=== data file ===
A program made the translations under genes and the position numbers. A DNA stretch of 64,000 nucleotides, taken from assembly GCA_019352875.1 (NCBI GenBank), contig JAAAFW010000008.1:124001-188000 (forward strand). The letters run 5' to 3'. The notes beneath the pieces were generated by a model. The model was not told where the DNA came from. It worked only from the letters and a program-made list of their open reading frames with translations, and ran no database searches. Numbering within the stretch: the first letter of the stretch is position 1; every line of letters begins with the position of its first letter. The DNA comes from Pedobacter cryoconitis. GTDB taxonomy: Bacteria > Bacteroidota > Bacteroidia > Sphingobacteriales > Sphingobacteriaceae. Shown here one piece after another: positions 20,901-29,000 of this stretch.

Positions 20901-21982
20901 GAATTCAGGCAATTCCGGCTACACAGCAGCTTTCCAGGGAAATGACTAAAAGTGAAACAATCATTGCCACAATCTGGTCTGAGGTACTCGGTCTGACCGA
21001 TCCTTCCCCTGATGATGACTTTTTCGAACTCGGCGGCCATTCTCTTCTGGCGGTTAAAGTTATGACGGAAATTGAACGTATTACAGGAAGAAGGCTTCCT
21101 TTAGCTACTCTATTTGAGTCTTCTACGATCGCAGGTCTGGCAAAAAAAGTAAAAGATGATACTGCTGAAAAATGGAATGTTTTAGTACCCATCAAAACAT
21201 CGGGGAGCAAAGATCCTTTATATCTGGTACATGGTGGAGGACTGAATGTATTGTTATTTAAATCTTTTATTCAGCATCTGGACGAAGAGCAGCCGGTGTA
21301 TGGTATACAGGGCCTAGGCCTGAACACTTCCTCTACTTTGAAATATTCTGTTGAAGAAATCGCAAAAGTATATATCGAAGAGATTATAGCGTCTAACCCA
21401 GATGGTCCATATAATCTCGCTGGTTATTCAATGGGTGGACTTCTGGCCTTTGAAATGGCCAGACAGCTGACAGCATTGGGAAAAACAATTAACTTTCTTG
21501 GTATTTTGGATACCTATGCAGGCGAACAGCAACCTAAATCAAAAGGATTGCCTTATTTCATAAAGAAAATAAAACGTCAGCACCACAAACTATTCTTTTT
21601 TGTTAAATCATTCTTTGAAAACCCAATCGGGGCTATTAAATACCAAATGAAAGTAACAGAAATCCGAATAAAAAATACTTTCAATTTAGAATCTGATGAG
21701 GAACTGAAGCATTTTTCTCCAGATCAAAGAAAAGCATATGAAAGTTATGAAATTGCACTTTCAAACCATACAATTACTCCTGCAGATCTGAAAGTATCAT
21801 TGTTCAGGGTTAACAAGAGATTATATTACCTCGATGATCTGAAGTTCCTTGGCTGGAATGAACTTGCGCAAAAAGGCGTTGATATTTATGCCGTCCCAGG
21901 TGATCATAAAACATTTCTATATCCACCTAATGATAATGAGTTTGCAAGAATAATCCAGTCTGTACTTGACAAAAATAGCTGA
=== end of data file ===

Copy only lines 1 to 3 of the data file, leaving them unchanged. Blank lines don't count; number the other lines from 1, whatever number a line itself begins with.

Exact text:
A program made the translations under genes and the position numbers. A DNA stretch of 64,000 nucleotides, taken from assembly GCA_019352875.1 (NCBI GenBank), contig JAAAFW010000008.1:124001-188000 (forward strand). The letters run 5' to 3'. The notes beneath the pieces were generated by a model. The model was not told where the DNA came from. It worked only from the letters and a program-made list of their open reading frames with translations, and ran no database searches. Numbering within the stretch: the first letter of the stretch is position 1; every line of letters begins with the position of its first letter. The DNA comes from Pedobacter cryoconitis. GTDB taxonomy: Bacteria > Bacteroidota > Bacteroidia > Sphingobacteriales > Sphingobacteriaceae. Shown here one piece after another: positions 20,901-29,000 of this stretch.

Positions 20901-21982
20901 GAATTCAGGCAATTCCGGCTACACAGCAGCTTTCCAGGGAAATGACTAAAAGTGAAACAATCATTGCCACAATCTGGTCTGAGGTACTCGGTCTGACCGA